Sunday, 7 October 2012

A Search For an Anglo-Saxon Alternative to the Term `Priest`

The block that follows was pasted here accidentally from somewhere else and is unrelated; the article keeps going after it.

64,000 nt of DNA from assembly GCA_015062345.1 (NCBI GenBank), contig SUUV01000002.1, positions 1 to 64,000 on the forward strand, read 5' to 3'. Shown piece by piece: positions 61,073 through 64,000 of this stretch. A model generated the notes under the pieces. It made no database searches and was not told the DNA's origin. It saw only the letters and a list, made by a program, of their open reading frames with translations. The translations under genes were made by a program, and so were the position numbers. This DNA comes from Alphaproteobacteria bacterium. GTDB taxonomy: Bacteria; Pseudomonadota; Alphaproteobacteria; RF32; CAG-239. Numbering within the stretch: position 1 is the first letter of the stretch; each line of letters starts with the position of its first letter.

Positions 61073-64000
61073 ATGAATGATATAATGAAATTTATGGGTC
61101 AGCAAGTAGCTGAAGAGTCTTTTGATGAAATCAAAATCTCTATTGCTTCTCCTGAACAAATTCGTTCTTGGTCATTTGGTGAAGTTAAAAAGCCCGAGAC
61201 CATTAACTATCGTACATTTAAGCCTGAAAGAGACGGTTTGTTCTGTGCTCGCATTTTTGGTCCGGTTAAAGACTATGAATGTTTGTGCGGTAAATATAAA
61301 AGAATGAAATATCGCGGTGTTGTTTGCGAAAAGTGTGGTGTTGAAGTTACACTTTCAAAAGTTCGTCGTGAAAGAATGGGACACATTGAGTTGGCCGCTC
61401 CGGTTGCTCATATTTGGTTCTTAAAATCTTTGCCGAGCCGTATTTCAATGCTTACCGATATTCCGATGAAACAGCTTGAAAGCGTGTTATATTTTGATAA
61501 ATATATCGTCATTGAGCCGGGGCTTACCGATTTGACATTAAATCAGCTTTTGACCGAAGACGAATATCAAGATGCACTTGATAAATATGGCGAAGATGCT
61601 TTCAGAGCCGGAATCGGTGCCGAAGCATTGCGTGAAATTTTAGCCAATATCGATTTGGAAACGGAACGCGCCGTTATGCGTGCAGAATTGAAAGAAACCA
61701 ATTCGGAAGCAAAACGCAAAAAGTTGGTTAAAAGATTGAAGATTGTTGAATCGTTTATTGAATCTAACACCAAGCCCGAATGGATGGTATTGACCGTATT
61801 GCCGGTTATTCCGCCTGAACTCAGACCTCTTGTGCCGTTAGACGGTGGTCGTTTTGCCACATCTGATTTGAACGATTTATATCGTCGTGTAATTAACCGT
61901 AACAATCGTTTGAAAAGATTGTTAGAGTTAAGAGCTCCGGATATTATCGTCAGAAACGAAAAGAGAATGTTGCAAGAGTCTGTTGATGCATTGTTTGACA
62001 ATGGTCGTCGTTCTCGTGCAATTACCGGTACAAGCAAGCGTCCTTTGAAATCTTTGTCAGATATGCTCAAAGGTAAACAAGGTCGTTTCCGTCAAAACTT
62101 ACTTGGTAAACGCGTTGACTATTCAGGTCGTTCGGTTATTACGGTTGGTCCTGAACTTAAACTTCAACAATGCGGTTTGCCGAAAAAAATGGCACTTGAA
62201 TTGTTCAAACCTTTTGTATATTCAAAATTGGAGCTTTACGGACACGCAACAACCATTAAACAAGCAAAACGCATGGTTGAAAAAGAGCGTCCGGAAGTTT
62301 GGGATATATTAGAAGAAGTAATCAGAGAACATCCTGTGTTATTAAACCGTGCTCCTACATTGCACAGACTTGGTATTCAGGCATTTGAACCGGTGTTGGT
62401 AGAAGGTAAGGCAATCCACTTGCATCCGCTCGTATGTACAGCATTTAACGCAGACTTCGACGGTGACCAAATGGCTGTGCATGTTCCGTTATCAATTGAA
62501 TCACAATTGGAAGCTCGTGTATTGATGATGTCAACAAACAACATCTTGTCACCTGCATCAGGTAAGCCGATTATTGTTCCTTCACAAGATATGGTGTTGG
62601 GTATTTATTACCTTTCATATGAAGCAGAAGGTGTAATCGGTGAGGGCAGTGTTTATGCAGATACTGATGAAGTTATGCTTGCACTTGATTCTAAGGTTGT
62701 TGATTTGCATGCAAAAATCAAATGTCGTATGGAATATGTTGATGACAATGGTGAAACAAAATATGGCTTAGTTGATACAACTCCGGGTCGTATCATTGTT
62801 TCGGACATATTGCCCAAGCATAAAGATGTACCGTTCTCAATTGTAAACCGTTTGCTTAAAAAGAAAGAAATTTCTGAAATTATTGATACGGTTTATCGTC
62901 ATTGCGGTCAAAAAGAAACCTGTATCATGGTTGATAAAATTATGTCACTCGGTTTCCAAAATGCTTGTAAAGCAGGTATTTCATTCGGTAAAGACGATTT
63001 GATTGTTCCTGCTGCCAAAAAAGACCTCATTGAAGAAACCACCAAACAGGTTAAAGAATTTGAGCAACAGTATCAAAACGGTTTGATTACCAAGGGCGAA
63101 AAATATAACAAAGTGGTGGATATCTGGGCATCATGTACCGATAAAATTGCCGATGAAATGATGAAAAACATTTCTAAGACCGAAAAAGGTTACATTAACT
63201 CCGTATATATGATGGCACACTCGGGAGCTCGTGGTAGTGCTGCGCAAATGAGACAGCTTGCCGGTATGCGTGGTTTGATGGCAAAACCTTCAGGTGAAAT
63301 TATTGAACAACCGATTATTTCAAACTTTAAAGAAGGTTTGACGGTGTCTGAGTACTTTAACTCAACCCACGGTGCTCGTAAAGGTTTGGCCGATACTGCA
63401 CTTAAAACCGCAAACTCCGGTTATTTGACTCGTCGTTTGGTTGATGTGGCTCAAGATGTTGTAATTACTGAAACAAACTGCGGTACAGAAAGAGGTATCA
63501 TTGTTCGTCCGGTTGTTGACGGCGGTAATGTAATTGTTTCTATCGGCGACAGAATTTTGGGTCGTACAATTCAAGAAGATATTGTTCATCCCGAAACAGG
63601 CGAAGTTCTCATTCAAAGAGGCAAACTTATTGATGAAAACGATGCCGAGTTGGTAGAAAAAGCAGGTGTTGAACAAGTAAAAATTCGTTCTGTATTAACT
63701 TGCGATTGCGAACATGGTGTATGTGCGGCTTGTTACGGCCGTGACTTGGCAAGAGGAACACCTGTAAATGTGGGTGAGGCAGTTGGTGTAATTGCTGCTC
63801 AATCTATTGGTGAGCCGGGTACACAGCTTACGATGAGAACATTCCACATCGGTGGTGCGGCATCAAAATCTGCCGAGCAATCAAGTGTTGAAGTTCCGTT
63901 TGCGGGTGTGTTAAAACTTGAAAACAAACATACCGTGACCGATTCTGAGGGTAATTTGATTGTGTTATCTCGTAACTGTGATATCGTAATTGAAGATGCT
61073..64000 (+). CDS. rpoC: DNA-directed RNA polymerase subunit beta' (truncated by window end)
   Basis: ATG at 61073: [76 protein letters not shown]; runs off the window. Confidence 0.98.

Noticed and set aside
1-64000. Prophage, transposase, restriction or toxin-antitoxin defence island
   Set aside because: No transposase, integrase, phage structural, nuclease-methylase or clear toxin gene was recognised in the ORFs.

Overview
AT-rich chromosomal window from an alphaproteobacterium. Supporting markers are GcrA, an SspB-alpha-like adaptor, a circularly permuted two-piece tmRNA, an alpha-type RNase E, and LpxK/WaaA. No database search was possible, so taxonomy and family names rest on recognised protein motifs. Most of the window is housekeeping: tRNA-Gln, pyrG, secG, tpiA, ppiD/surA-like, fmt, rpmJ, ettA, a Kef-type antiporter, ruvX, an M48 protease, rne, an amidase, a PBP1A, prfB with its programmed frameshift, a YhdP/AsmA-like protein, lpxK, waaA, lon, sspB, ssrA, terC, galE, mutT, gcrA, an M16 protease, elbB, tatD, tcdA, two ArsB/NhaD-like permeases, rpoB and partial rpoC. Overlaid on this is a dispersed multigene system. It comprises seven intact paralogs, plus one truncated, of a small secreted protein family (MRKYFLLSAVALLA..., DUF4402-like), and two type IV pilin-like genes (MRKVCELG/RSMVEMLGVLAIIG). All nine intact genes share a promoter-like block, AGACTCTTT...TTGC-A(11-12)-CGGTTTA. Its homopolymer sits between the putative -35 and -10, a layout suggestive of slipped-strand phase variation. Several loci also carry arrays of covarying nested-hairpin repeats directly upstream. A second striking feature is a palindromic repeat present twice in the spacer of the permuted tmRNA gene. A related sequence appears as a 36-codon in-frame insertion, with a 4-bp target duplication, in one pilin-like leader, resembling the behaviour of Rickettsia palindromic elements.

I have over recent years pondered on the terminology that we should be using for the function of `priest` within our heathen rites. `Priest` is a universally understood term but I am a little troubled over the christian connotations and wish to explore alternative and more Germanic terms. `Preost` is a term used by the Anglo-Saxons[See A Concise Anglo-Saxon Dictionary by J.R. Clark Hall]. However from my studies of the term it appears to originate with the christian priesthood via presbyter. This in my opinion would make it unsuitable for us to use. Our research is limited by the scant amount of original Anglo-Saxon literature, especially during the pre-conversion period as pre-christian Germanic society was largely a pre-literate one. Literacy was reserved for the rune masters and priests. Therefore we must also resort to exploring the terms used by other Germanic peoples. Before we do this we need to consider if there are any other Anglo-Saxon alternatives to preost. Aeweweard could be a suitable term but its pronunciation may be too difficult for some to to accept in everyday useage. Also strictly speaking the term is defined as `law-guardian`[Rudolf Simek, Northern Mythology]. The astute observer will note the second part of this word-weard, a term which we already use for hearth and gemoot warders. If we recall the Icelandic example the priest was also a temporal chieftain although the situation was different among the non-Scandinavian Germanic peoples where the two offices were separate. Heargweard is a more interesting and in my opinion relevant term for the hearg was the sanctuary or temple and thus a heargweard was the guardian of the temple. In Iceland the priests were called gothar, the singular being gothi, the female gythja. The Gothic equivalent gudja corresponds closely to the Old Norse gudija. A temple priest in Icelandic would be a hofgothi. Clearly gothi`s specific meaning is `god man`. Hofgothi is very similar to the Anglo-Saxon heargweard with similar connotations. On balance I am in favour of the use of the term heargweard as Anglo-Saxons and Saxons this is more likely to be term which our ancestors used and differentiates us from Odinism and Asatru. We do not need to be dependent on their terminology nor do we need to use terms that are christian in origin or connotation. I have decided to post this article on all three of my blogs as I wish this to have as wide a circulation as possible to encourage reflection and debate.

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